Sponsor and status
Sponsor. Junior Senator for Pennsylvania. Republican.
Last Updated: Feb 3, 2017
Length: 2 pages
115th Congress (2017–2019)
This resolution was introduced on February 3, 2017, in a previous session of Congress, but was not enacted.
Feb 3, 2017
Bills and resolutions are referred to committees which debate the bill before possibly sending it on to the whole chamber.
S.J.Res. 21 (115th) was a joint resolution in the United States Congress.
A joint resolution is often used in the same manner as a bill. If passed by both the House and Senate in identical form and signed by the President, it becomes a law. Joint resolutions are also used to propose amendments to the Constitution.
Resolutions numbers restart every two years. That means there are other resolutions with the number S.J.Res. 21. This is the one from the 115th Congress.
This joint resolution was introduced in the 115th Congress, which met from Jan 3, 2017 to Jan 3, 2019. Legislation not enacted by the end of a Congress is cleared from the books.
How to cite this information.
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GovTrack.us. (2020). S.J.Res. 21 — 115th Congress: A joint resolution providing for congressional disapproval under chapter 8 of title 5, United States ... Retrieved from https://www.govtrack.us/congress/bills/115/sjres21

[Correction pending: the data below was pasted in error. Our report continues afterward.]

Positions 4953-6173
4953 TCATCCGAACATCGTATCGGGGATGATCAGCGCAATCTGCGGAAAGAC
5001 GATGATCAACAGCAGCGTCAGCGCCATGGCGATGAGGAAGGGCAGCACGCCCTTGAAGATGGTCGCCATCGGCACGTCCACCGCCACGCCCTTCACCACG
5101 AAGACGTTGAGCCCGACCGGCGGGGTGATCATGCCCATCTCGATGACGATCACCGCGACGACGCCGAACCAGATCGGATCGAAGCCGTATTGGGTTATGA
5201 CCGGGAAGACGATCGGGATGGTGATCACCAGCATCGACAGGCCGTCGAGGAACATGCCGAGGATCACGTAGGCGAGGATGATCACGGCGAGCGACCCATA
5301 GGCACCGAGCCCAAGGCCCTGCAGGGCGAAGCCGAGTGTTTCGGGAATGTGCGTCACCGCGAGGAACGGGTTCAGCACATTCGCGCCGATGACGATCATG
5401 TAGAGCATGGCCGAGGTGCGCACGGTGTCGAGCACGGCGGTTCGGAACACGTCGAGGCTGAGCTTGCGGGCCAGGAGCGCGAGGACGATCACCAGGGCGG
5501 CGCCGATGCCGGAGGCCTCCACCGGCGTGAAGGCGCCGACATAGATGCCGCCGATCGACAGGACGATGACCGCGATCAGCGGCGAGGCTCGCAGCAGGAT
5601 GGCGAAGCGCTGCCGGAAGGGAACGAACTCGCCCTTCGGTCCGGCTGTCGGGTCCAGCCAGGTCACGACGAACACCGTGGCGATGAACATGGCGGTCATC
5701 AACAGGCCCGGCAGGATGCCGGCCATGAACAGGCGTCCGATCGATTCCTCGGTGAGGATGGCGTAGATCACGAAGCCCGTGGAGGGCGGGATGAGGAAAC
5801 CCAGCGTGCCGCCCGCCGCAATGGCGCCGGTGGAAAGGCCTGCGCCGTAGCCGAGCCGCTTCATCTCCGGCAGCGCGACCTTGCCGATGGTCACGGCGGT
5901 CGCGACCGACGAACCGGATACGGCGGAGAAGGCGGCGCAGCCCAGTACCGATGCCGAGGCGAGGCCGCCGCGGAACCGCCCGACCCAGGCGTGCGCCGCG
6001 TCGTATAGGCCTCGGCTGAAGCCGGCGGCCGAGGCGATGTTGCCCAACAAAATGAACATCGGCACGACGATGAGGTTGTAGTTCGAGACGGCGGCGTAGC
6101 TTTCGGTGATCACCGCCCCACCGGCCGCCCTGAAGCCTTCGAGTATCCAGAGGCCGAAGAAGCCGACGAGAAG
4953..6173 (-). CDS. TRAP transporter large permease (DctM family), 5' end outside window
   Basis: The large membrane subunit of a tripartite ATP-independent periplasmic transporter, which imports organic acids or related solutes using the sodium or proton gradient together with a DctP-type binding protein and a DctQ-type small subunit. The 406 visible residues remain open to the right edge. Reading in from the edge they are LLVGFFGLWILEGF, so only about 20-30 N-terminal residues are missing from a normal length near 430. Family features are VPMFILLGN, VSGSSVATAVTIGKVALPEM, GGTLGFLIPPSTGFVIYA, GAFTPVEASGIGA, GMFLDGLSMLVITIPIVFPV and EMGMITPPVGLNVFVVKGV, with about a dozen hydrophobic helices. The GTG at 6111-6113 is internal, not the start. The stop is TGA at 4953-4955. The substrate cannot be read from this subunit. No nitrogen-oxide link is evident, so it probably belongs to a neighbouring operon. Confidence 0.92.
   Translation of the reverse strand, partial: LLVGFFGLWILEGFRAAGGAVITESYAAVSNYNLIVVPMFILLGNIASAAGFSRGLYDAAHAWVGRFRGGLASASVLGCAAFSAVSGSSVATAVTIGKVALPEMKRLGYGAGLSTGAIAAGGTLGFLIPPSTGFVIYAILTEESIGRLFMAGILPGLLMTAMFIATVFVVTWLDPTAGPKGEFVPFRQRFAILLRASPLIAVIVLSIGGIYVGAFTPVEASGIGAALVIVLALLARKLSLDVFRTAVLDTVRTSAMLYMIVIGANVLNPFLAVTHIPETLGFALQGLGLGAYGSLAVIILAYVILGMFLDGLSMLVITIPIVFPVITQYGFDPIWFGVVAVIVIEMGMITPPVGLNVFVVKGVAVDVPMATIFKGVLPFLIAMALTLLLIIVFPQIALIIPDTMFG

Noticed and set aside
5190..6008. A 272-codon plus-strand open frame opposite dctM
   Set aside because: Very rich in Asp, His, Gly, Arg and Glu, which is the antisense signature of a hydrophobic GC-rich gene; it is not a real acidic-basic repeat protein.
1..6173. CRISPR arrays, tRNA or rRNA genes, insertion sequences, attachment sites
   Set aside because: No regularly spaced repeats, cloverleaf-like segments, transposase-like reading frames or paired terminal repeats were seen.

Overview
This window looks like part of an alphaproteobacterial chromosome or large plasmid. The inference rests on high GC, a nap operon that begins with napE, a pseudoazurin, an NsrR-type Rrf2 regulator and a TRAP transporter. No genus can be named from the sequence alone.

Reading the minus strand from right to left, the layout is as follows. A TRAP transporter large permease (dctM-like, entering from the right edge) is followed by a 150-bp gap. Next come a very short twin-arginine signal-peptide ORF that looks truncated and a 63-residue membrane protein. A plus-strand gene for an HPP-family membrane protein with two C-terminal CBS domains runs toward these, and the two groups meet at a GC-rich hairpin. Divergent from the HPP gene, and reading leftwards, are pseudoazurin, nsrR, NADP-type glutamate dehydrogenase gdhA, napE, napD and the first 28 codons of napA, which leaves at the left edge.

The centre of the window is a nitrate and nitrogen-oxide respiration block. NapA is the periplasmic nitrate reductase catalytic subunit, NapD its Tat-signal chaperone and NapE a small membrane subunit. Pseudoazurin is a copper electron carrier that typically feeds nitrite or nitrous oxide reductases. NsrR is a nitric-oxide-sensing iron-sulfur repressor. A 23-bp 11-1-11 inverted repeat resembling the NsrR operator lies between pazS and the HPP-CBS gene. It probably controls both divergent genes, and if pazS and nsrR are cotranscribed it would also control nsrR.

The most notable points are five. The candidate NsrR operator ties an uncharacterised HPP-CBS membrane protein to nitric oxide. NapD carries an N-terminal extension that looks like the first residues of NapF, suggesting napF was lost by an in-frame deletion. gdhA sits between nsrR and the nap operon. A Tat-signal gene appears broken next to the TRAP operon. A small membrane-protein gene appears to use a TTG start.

“S.J.Res. 21 — 115th Congress: A joint resolution providing for congressional disapproval under chapter 8 of title 5, United States ...” www.GovTrack.us. 2017. June 6, 2020 <https://www.govtrack.us/congress/bills/115/sjres21>
A joint resolution providing for congressional disapproval under chapter 8 of title 5, United States Code, of the rule submitted by the Environmental Protection Agency relating to Cross-State Air Pollution Rule Update for the 2008 Ozone NAAQS, S.J. Res. 21, 115th Cong. (2017).
|title=S.J.Res. 21 (115th)
|accessdate=June 6, 2020
|author=115th Congress (2017)
|date=February 3, 2017
|quote=A joint resolution providing for congressional disapproval under chapter 8 of title 5, United States ...
Where is this information from?
GovTrack automatically collects legislative information from a variety of governmental and non-governmental sources. This page is sourced primarily from Congress.gov, the official portal of the United States Congress. Congress.gov is generally updated one day after events occur, and so legislative activity shown here may be one day behind. Data via the congress project.